2) Refining our mission statement over and over until it precisely indicates what it is that we do and why it is that we do it.
3) Changing hierarchical structures so that they are not the old rigid generic models every company follows but are purpose built to better accommodate inter-personal communication and management.
4) Questioning all the 'traditional' practices and procedures carried out everyday, and filtering out what's not needed while keeping only those that will be useful in the future or are efficiently working today.
5) Utilizing simple communication with employees instead of lengthy memos and creating a friendly atmosphere where the managers and the normal workers freely discuss problems and concur with the solutions (Hesselbein, 1999)
An excellent example of this is NTTDoCoMo, Japan's largest telecommunication provider and the world's number one mobile phone company (based on market share). Even though it is in an extremely traditional country, their thinking outside the box has helped create an efficient, revolutionary company. Amid sluggish sales and waning profits, free spirited individuals were brought in who totally changed the outlook of the company and turned its losses into huge profits. Mari Matusunaga was one of those people who were the epitome of a transformational manager. The first thing she did after joining was to get rid of the boring furniture and the bland decor and brought in comfortable sofas and a refrigerator stocked with beer. She renamed the conference room "Club Mari." And she and the other employees brainstormed ideas over a few drinks of beer in a relaxed environment (Zambezi, 2001). According to her, "What stiff-as-a-rod DoCoMo needed was a place where people could make themselves at home and get the alpha waves flowing...You can't do that in an ordinary meeting room." (Stoker, 2000).
One other tactic the company used was it initiated a process called 'creative chaos' on purpose to "shake up the habitual, comfortable and complacent state of employees." (Nonaka & Takeuchi, 1994) so as to facilitate dialog between upper and lower management and to open the workers minds to new concepts instead of working on the same unquestioned pattern day in day out. This is beautifully put by the former chairman of Fujitsu in the following quote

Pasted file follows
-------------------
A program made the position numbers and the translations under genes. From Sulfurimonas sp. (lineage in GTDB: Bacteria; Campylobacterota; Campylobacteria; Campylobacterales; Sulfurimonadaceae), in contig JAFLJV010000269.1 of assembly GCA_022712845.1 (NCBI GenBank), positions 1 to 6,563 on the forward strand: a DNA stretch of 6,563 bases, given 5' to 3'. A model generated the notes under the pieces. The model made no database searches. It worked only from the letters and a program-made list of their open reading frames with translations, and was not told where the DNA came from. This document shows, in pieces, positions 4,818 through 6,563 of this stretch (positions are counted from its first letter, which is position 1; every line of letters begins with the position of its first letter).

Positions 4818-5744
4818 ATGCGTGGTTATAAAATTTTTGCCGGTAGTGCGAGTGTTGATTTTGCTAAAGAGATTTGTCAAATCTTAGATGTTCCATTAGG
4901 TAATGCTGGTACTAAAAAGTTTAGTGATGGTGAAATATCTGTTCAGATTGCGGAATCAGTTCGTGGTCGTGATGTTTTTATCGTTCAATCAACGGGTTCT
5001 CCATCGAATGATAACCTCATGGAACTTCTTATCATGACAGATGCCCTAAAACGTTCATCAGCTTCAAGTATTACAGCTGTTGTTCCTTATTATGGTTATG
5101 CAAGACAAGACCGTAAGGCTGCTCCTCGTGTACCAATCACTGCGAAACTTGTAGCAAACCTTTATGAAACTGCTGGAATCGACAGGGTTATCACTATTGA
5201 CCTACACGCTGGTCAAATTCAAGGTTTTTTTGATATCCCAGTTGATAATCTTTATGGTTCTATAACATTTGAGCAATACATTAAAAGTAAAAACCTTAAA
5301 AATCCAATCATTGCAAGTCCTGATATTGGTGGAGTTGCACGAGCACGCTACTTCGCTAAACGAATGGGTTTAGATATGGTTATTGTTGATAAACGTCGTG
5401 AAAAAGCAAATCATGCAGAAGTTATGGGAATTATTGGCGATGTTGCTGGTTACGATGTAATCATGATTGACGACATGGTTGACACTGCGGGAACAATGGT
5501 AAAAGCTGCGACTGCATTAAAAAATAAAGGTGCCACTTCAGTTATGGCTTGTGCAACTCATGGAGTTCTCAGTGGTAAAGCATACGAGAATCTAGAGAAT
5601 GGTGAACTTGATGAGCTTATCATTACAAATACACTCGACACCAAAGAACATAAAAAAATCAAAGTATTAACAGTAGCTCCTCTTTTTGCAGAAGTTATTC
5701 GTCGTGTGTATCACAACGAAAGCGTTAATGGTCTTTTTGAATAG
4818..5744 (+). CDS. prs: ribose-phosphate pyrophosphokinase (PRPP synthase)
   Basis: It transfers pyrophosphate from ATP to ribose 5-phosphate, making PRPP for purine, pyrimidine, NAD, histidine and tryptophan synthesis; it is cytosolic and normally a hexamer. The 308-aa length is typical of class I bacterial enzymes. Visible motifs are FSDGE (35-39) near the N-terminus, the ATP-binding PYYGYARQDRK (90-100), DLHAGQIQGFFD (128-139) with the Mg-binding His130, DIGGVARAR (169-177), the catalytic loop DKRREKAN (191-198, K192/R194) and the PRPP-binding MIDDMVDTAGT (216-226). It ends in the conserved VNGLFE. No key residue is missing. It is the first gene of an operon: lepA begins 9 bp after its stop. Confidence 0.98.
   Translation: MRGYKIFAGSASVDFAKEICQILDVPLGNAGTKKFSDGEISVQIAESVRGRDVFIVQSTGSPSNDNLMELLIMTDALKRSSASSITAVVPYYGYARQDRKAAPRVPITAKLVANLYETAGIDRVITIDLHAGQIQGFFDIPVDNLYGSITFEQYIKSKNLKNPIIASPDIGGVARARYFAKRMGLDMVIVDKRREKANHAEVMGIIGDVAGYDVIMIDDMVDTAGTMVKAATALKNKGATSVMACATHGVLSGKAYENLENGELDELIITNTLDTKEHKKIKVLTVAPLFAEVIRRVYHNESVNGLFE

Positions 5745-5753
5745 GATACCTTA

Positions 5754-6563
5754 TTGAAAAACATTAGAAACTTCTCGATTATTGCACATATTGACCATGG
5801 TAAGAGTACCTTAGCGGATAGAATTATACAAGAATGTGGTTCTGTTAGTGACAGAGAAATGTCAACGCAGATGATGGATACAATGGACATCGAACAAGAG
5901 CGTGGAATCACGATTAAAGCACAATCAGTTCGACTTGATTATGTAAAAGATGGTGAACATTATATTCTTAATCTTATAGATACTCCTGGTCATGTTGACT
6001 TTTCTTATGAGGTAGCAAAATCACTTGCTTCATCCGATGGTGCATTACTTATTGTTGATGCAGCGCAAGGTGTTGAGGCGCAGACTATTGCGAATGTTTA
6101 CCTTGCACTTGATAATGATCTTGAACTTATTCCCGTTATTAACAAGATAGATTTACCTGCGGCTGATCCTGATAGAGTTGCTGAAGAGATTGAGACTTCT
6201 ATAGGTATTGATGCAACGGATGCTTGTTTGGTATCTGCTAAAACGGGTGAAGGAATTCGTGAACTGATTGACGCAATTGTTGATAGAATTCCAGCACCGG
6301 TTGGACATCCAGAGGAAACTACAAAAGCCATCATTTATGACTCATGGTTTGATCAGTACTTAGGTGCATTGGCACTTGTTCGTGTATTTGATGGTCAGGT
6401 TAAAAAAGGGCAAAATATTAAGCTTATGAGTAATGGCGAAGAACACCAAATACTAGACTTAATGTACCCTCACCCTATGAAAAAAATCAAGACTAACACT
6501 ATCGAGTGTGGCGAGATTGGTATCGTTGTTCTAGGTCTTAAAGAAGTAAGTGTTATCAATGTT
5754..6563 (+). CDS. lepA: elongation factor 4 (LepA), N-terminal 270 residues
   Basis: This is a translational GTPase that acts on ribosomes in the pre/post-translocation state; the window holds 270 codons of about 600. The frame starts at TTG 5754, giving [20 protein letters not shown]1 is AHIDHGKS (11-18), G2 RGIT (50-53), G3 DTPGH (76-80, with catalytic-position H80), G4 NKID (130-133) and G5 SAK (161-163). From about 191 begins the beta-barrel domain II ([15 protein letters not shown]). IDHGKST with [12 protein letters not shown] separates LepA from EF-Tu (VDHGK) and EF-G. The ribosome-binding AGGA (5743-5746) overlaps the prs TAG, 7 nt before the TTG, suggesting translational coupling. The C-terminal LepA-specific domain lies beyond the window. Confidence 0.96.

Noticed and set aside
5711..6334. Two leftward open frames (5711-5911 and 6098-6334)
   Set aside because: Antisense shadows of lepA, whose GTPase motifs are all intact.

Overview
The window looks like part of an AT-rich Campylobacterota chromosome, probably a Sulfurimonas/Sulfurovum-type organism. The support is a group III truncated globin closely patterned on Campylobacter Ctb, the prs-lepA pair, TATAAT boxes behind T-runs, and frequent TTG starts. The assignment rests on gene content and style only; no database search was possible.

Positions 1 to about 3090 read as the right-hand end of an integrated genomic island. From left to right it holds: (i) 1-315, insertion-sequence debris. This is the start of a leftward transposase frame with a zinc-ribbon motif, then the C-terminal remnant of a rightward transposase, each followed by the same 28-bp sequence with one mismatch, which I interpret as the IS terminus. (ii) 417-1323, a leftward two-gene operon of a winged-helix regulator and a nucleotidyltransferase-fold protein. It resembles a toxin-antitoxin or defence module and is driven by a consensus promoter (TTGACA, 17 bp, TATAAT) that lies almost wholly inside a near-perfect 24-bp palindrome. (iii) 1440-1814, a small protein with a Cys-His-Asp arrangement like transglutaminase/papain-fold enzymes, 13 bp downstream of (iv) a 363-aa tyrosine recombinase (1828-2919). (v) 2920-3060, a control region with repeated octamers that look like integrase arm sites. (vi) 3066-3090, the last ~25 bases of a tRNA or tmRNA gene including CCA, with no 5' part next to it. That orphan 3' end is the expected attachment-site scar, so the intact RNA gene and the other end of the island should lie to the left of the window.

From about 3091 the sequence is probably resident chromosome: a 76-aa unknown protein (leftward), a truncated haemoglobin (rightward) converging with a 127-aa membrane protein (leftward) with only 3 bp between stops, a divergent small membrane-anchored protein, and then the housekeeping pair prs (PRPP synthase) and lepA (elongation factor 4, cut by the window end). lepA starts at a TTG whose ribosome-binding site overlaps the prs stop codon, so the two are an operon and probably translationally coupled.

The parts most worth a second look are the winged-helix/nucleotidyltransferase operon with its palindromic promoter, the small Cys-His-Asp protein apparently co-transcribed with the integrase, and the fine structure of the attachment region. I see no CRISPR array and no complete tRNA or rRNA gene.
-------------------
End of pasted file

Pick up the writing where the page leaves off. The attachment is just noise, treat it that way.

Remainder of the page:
Relaxed in a comfortable place, one can hardly think sharply. Wisdom is squeezed out of someone who is standing on the cliff and is struggling to survive..."
Finally, having a hierarchical structure in the company only distances the employees from the managers and the bosses and vice versa, this is the reason many companies adopt what is called a "Flat Organization," using the 'team-management ' approach where people work together and share responsibilities in groups whose size expands and contracts. There is no boss per se and instead of the seven layers present in the Novell scenario, there are two to three layers max. An example of this is of Indus Group, a software firm started by Bob Felton, an employee in a Fortune 500 company. Realizing through experience that hierarchical models only cause lack of communication and don't really work, he based his company on the flat structure. The 250 workers in his company would discuss the projects in groups. Felton would keep in touch with the groups through e-mail and every Friday each staffer would post up on the company message board, a one page summary of the work they had accomplished, the obstacles they had encounterd and their plans for the upcoming week, many of which were answered by him too. According to Felton, "The other way doesn't work,... -- more bureaucracy, more rules, more people to keep the rules -- people get disenfranchised, and they're not responsible" (Brokaw, 2003)
Recommendations: I would recommend that roadmaps be mapped out with the concencus of the employees and not just by the top level managers, so as to facilitate co-ordination among Hassler, Schmidt and the rest of the employees. A steady shift towards the 'flat organization' method should be made and incentives and rewards like…[continue]